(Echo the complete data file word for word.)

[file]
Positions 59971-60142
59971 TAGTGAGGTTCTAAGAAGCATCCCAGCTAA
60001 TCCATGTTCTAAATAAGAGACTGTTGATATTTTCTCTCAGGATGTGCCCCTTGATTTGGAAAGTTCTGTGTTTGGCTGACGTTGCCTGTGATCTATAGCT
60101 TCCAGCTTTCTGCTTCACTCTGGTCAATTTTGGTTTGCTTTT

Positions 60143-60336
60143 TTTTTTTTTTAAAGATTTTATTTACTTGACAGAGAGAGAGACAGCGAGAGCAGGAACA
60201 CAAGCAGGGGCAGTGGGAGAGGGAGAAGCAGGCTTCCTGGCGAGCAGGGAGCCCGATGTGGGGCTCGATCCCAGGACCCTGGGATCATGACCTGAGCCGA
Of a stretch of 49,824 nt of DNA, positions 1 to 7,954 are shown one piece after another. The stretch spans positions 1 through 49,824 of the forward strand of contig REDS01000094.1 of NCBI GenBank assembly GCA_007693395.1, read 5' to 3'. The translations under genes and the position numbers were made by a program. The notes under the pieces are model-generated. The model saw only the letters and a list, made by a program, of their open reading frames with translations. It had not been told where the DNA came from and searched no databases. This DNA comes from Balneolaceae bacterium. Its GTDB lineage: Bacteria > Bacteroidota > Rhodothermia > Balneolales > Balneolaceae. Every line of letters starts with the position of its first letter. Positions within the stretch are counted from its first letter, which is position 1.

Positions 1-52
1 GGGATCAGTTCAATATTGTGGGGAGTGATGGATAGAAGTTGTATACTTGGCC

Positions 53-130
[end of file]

Positions 59971-60142
59971 TAGTGAGGTTCTAAGAAGCATCCCAGCTAA
60001 TCCATGTTCTAAATAAGAGACTGTTGATATTTTCTCTCAGGATGTGCCCCTTGATTTGGAAAGTTCTGTGTTTGGCTGACGTTGCCTGTGATCTATAGCT
60101 TCCAGCTTTCTGCTTCACTCTGGTCAATTTTGGTTTGCTTTT

Positions 60143-60336
60143 TTTTTTTTTTAAAGATTTTATTTACTTGACAGAGAGAGAGACAGCGAGAGCAGGAACA
60201 CAAGCAGGGGCAGTGGGAGAGGGAGAAGCAGGCTTCCTGGCGAGCAGGGAGCCCGATGTGGGGCTCGATCCCAGGACCCTGGGATCATGACCTGAGCCGA
Of a stretch of 49,824 nt of DNA, positions 1 to 7,954 are shown one piece after another. The stretch spans positions 1 through 49,824 of the forward strand of contig REDS01000094.1 of NCBI GenBank assembly GCA_007693395.1, read 5' to 3'. The translations under genes and the position numbers were made by a program. The notes under the pieces are model-generated. The model saw only the letters and a list, made by a program, of their open reading frames with translations. It had not been told where the DNA came from and searched no databases. This DNA comes from Balneolaceae bacterium. Its GTDB lineage: Bacteria > Bacteroidota > Rhodothermia > Balneolales > Balneolaceae. Every line of letters starts with the position of its first letter. Positions within the stretch are counted from its first letter, which is position 1.

Positions 1-52
1 GGGATCAGTTCAATATTGTGGGGAGTGATGGATAGAAGTTGTATACTTGGCC

Positions 53-130